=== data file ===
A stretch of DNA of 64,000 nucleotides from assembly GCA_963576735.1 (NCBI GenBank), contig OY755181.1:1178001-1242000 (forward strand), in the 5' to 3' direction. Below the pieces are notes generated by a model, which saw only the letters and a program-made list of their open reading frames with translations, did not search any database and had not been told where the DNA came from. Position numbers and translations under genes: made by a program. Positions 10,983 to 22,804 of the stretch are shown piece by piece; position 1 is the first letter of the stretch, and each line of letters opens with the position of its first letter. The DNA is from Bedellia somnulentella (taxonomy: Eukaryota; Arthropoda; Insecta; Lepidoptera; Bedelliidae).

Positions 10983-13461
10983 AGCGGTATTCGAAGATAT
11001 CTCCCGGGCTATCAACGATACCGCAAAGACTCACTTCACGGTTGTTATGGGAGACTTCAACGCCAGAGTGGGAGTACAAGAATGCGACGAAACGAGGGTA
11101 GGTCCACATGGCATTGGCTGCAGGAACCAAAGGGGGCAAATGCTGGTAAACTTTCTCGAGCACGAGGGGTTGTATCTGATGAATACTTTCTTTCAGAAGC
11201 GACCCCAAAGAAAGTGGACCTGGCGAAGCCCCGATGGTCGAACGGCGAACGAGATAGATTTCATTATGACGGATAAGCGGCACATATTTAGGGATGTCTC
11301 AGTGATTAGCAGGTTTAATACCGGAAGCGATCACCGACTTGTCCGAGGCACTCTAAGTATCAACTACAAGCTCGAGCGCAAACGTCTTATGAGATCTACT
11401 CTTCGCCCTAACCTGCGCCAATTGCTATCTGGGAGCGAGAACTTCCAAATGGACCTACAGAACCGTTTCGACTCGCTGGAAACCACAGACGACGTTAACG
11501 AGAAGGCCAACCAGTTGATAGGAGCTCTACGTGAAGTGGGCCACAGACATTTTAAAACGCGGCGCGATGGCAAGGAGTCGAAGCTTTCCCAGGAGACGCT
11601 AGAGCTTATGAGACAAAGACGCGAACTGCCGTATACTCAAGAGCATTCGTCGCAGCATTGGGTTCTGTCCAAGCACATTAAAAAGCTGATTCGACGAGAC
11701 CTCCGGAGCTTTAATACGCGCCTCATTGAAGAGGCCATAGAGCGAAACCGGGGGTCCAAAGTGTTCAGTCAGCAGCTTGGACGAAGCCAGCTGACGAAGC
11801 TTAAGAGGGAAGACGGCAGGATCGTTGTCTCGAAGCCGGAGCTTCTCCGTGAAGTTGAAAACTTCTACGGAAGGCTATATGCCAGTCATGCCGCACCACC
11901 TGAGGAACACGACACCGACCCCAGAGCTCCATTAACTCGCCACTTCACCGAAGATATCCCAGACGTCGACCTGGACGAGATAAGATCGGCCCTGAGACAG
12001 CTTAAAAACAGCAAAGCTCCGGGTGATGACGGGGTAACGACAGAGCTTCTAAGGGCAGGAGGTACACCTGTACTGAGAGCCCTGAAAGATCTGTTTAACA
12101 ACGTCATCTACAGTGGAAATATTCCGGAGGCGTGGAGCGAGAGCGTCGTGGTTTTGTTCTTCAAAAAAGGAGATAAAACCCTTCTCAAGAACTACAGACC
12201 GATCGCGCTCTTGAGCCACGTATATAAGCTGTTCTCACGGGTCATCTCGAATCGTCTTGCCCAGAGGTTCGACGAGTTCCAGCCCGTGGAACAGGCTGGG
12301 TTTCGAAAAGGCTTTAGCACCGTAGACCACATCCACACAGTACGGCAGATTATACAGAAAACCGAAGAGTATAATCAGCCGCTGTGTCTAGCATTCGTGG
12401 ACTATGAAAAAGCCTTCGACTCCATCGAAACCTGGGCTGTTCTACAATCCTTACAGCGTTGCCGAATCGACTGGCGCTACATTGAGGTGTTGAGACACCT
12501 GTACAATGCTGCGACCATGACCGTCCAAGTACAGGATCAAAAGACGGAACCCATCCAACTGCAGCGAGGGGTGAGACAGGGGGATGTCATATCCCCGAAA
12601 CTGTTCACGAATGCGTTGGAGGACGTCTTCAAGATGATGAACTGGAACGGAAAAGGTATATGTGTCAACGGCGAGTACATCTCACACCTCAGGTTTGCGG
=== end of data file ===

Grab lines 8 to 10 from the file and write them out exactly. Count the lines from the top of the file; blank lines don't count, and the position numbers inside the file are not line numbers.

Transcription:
11401 CTTCGCCCTAACCTGCGCCAATTGCTATCTGGGAGCGAGAACTTCCAAATGGACCTACAGAACCGTTTCGACTCGCTGGAAACCACAGACGACGTTAACG
11501 AGAAGGCCAACCAGTTGATAGGAGCTCTACGTGAAGTGGGCCACAGACATTTTAAAACGCGGCGCGATGGCAAGGAGTCGAAGCTTTCCCAGGAGACGCT
11601 AGAGCTTATGAGACAAAGACGCGAACTGCCGTATACTCAAGAGCATTCGTCGCAGCATTGGGTTCTGTCCAAGCACATTAAAAAGCTGATTCGACGAGAC